Nutrition services

Podcast: Eating For Immunity feat. Eagle Nutrition Services

Eileen Gaffney, dietetic intern at Eagle Nutrition Services (ENS), shares tips for healthy eating and boosting her immune system. The ENS provides nutritional education and counseling services aimed at improving health, nutrition and longevity. It also serves as an outlet for dietetic students to learn about professional and independent dietetic practices. Listen to the full episode above, or read its top takeaways below:

Healthy eating and COVID-19

There are no known foods, vitamins, or nutrients that treat or prevent COVID-19. However, according to the CDC, certain vitamins and minerals can affect the function of the immune system in fighting infections and reducing inflammation and swelling.

Strengthen your immune system

“‘Booster “Immunity” isn’t exactly a precise description of the immune system, ”Gaffney said. “Maybe we can to reinforce immune system.”

You can do this by:

  • Eat a well balanced diet. This includes 2-6 oz. of protein, 2 to 3 cups of dairy products, 1.5 to 2 cups of fruit and 2 to 3 cups of vegetables and 3 to 8 oz. of whole grains every day.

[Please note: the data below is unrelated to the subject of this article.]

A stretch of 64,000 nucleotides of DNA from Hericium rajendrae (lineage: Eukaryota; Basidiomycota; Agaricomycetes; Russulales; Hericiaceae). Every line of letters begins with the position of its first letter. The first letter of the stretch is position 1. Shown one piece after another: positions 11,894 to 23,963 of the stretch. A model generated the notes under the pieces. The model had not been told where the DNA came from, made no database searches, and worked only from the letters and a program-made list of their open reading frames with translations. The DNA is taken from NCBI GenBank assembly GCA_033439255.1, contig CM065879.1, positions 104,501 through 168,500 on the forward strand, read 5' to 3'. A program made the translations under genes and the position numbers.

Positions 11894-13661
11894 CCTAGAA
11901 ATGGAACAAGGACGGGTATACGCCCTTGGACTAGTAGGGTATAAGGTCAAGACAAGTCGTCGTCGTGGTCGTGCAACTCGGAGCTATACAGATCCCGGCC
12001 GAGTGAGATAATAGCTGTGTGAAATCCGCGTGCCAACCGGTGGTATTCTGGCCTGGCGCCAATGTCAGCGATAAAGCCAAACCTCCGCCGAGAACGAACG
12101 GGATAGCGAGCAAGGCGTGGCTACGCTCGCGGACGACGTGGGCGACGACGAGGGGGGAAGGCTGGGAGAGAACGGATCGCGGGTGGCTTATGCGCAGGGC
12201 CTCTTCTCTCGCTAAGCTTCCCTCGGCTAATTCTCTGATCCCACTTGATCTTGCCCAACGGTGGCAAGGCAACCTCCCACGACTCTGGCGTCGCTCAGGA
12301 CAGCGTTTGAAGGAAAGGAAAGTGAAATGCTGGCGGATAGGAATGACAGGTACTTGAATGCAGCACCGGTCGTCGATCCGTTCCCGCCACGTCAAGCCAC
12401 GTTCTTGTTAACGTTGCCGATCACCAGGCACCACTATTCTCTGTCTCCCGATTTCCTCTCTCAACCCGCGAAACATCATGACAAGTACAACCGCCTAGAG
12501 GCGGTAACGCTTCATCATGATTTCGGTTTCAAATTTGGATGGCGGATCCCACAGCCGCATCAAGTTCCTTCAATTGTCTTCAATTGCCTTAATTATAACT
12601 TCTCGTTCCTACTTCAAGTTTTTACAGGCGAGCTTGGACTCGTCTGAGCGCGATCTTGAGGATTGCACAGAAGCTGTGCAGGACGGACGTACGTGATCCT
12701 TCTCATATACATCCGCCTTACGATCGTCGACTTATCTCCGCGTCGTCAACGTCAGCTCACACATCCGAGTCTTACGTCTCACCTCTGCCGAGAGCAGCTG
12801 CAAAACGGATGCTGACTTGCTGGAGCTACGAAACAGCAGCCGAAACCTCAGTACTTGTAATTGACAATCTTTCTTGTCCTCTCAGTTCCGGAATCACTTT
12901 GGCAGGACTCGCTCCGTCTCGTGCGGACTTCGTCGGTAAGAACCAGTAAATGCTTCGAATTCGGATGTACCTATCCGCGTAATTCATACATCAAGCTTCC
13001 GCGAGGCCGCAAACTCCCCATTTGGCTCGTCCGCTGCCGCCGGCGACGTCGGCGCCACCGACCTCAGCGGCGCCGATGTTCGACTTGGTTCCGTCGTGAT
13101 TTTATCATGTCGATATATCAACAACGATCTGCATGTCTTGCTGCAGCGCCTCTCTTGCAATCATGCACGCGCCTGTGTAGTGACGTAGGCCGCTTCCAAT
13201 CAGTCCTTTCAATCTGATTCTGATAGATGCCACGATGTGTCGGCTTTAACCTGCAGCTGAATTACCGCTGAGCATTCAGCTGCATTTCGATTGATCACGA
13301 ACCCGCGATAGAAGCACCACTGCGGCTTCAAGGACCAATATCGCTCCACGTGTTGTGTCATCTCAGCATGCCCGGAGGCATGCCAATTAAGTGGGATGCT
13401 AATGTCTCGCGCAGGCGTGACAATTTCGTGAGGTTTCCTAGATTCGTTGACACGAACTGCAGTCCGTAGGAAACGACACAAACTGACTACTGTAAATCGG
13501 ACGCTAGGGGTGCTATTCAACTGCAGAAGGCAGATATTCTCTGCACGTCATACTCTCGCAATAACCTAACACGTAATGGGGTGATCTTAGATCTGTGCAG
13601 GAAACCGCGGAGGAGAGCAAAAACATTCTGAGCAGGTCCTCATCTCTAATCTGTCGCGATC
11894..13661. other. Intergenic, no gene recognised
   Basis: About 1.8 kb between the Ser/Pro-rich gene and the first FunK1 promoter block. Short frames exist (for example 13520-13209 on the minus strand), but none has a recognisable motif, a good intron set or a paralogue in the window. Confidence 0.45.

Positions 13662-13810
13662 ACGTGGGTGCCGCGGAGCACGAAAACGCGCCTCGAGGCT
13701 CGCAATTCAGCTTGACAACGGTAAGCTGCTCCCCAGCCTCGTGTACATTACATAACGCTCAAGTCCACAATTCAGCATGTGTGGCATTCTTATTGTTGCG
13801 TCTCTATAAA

• Exercise regularly.
  • No smoking.
  • Get enough sleep.
  • Wash your hands, wear a mask and maintain social distancing.

Key vitamins and minerals

The following vitamins and minerals can have an impact on the functioning of the immune system. Gaffney also suggests different foods rich in each vitamin or mineral.


  • Effects: Helps control inflammation in the body by slowing down this immune response to stress.
  • Where to find it: Crab, fortified cereals

Vitamin B6

  • What it does: essential for the general functioning of the immune system
  • Where to find it: Chicken, beans, hummus, bananas, baked potatoes

Vitamin VS

  • What it does: Helps stimulate antibody formulation
  • Where to find it: Citrus fruits like strawberries and kiwi, peppers,

Vitamin D

  • What it does: Used in many different bodily functions, including maintaining healthy bones
  • Where to find it: Gaffney says this vitamin is hard to get through food alone, and recommends considering a supplement


“There is evidence suggesting [that] Vitamin C, in particular, can ease the severity and duration of the common cold, but it’s always best to meet your needs with real food, ”Gaffney said.

The recommended value for vitamin C is around 90 mg per day for men and 75 mg per day for women. You can make the daily portion with an orange, a kiwi or a portion of broccoli. A person who is unable to eat certain foods because of an allergy or other health problem may take a vitamin or supplement.

Vitamin D supplements can also be beneficial, as this vitamin can be difficult to obtain from food alone. Gaffney says it’s best to buy it as vitamin D3 at a rate of 1,000 to 2,000 international units (IU) per day.

Reliable sources of nutrition research

Eagle Nutrition Services is located at 160 Rackham Hall and is open Monday through Thursday, 8:30 am to 4:30 pm You can find a full list of their available services and pricing here.